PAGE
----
An image grab taken from a video released by the Syrian Civil Defence in Douma shows an unidentified volunteer holding an oxygen mask over a child's face at a hospital following an alleged chemical attack on the rebel-held town (Photo: AFP)
Calls grew on Monday for an international response to an alleged chemical weapons attack on a rebel-held Syrian town, with the United States warning that it was not excluding military action.
US Defence Secretary Jim Mattis said Monday that Washington does not "rule out anything" in terms of a response, despite Russia arguing against jumping to any "dangerous" conclusions over the suspected attack.
With tensions high, the spectre of Western military action was raised by deadly missile strikes on a regime airbase, but Damascus and Moscow said Israel was responsible.
The crisis was due to be discussed later Monday at an urgent UN Security Council meeting, with the US and France promising a "strong, joint response" to the suspected gas attack on Saturday in Douma, a battered opposition-held town near Damascus.
President Donald Trump -- who last year launched a missile strike on a regime base after another alleged chemical attack -- warned after the latest accusations that there would be a "big price to pay".
Damascus and Moscow have denied any use of chemical weapons, but French President Emmanuel Macron's office said he and Trump had shared information "confirming" the gas attack.
Britain was the latest country to urge action on Monday, with Foreign Secretary Boris Johnson calling for a "strong and robust international response".
Russia, which has repeatedly said that rebels in Syria could be a preparing a "provocation" to prompt foreign military action, warned against jumping to conclusions.
"It's necessary to examine very carefully what happened in Douma. And it goes without saying that without this information, making any deductions is wrong and dangerous," Kremlin spokesman Dmitry Peskov told journalists.
Rescuers and medics in Douma say at least 48 people died after a "poisonous chlorine gas attack" late on Saturday in Douma, the last rebel-held pocket of the onetime opposition stronghold of Eastern Ghouta.
Access to the area, which has faced weeks of regime bombardment, is limited and there has been no way to independently verify the accounts.
The Organisation for the Prohibition of Chemical Weapons, a UN watchdog, said it was investigating the allegations but that so far only a "preliminary analysis" had been carried out.
Russian Foreign Minister Sergei Lavrov said Russian experts had visited the site of the alleged attack and "did not find any trace of chlorine or any other chemical substance used against civilians".
Both Damascus and Moscow had warned against using the allegations to justify military action against President Bashar al-Assad.
It briefly appeared in the early hours of Monday that action had been taken, as Syrian state media reported missile strikes on an airbase, but blame later fell on Israel which has carried out repeated strikes on regime targets.
Initially pointing the finger at Washington, state news agency SANA said the missiles had hit the T-4 airbase in central Syria.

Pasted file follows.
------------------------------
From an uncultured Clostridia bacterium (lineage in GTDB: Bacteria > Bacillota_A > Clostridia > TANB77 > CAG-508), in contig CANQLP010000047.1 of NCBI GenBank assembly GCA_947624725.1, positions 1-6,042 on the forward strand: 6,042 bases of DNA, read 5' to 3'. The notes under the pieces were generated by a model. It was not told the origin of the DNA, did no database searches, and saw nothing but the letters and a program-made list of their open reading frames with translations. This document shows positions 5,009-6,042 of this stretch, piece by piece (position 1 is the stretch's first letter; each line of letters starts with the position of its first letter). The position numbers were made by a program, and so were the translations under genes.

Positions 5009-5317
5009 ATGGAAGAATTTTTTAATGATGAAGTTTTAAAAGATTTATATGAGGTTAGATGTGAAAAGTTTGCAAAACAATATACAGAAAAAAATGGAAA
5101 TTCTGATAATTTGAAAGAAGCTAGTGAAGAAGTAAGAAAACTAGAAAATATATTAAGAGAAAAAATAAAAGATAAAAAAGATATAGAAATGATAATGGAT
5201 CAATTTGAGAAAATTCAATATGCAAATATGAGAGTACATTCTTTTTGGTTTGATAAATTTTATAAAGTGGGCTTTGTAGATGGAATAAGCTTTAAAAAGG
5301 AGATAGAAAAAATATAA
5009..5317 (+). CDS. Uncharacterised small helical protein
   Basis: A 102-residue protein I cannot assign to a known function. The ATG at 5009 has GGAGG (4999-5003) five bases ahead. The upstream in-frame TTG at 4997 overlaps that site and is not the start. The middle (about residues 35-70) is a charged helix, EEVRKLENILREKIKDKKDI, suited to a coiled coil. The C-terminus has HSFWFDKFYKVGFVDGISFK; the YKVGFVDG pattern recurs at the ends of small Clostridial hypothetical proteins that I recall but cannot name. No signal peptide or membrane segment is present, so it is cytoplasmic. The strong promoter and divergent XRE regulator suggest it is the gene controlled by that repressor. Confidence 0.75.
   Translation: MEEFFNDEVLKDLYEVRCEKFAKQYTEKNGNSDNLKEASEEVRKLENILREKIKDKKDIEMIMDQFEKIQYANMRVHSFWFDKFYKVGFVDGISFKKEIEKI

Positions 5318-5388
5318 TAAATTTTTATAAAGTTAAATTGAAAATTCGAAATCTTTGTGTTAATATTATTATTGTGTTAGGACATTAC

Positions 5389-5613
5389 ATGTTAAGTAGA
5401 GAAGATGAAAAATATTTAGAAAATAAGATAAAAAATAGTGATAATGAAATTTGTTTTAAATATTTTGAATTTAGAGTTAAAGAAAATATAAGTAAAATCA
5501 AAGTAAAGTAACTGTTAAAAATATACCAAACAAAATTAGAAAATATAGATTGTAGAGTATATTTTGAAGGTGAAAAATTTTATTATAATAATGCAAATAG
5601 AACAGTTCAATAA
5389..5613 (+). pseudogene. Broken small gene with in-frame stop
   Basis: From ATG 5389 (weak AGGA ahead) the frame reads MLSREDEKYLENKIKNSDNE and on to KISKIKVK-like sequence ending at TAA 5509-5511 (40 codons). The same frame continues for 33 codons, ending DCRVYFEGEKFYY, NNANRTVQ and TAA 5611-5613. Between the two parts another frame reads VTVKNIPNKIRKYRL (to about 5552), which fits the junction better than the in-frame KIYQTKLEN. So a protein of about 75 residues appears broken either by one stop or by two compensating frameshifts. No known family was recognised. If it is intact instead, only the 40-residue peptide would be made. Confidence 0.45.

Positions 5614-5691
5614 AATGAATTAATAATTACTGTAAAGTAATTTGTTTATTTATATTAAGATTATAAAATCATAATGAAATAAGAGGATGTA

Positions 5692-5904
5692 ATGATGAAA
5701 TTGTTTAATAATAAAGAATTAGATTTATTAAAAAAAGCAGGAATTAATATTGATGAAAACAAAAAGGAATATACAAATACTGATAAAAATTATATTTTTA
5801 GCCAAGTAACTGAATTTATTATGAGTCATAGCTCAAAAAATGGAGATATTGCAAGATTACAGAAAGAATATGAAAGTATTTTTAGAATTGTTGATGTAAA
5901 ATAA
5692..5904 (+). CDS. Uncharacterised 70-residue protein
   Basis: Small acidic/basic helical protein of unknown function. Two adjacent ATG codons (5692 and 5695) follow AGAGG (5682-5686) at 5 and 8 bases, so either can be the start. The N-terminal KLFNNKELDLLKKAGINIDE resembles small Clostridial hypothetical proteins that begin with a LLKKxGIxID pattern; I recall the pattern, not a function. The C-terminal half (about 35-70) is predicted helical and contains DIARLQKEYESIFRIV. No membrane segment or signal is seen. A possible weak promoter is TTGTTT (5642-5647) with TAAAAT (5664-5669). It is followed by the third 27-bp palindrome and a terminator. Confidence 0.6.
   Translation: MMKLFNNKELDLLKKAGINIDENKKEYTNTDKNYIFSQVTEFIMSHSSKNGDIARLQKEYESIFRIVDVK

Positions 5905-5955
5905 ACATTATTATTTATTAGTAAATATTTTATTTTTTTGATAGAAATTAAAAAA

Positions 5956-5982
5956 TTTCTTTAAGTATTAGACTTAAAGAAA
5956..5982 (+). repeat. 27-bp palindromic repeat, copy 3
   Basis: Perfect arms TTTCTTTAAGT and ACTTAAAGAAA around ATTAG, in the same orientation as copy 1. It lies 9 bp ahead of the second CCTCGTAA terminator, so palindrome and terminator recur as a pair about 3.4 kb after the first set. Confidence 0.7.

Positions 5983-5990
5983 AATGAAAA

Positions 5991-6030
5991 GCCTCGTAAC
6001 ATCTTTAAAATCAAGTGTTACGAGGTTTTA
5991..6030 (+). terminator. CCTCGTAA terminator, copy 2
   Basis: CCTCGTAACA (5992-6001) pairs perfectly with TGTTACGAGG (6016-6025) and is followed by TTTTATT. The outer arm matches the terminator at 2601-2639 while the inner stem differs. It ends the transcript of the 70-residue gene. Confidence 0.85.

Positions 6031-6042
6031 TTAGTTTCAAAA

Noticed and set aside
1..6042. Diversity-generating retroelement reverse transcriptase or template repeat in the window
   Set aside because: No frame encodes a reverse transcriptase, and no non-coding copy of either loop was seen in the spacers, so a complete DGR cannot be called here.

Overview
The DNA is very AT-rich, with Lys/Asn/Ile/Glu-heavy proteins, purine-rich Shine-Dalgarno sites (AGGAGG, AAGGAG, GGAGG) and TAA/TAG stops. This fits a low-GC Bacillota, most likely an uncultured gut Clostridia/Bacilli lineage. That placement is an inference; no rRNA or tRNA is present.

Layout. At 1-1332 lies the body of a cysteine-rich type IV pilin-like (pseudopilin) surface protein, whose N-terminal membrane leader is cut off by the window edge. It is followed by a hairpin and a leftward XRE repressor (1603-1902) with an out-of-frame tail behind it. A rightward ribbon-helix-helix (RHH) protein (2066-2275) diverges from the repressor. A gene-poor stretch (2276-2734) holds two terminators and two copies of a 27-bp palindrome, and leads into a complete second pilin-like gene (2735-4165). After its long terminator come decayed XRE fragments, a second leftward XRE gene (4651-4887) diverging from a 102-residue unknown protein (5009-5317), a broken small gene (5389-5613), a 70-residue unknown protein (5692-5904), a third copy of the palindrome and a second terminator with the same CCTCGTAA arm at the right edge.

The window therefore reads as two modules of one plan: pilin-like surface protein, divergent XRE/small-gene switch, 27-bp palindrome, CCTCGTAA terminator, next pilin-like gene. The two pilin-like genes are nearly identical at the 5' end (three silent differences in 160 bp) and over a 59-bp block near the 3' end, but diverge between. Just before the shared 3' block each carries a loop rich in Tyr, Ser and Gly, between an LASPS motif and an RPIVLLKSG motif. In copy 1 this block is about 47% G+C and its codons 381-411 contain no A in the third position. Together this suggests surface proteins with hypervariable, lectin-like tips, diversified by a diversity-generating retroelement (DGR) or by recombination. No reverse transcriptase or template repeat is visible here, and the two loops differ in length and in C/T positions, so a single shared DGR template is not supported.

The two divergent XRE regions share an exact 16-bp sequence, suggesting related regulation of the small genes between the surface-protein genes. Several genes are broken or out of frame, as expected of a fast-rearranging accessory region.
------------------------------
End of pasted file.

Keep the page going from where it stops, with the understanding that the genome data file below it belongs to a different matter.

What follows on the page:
Washington and Paris denied having carried out the strikes and SANA and the Russian army said later that Israeli F-15s had fired several missiles at the base from Lebanese airspace.
The Syrian Observatory for Human Rights, which monitors the country's conflict, said 14 fighters were killed, including Syrian army officers and Iranian forces.
Israel declined to comment on the latest strike.
Nick Heras, an analyst at the Center for a New American Security, said Israel appeared to have seized on a moment of international outrage over Douma to strike Syria.
"On the eve of potential US and French strikes against Assad in response to the Douma gas attack, it is likely the Israelis already had the intention to strike at the T-4 base, and timed their attack to maximise the destruction they could inflict on Iranian forces," he told AFP.
Israel has repeatedly warned it will not accept its arch-foe Iran entrenching itself militarily in Syria.
In February, it accused Iranian forces at the T-4 base of sending a drone into Israeli territory. After targeting Iranian units in Syria in retaliation, an Israel F-16 was shot down by Syrian anti-aircraft fire in one of the conflict's most notable escalations.
Israel then carried out what it called "large-scale" raids on Syrian air defence systems and Iranian targets, which reportedly included T-4.
Lebanon's National News Agency on Monday said Israeli warplanes were flying near the country's border with Syria.
Backed by Moscow, Assad has waged an assault since February 18 on Ghouta that has killed more than 1,700 civilians and left Islamist rebels cornered in their last holdout of Douma, Ghouta's largest town.
After capturing most of Ghouta, Syria and its ally Russia secured two negotiated withdrawals last month that saw 46,000 rebels and civilians evacuate.
Following fraught negotiations and a concentrated regime bombing blitz, state media on Sunday announced a deal was reached for Jaish al-Islam to leave Douma within 48 hours and release hostages it was holding.
Several buses of detainees arrived in Damascus overnight after having been freed by Jaish al-Islam, and rebels were being evacuated in a parallel operation on Monday, SANA said.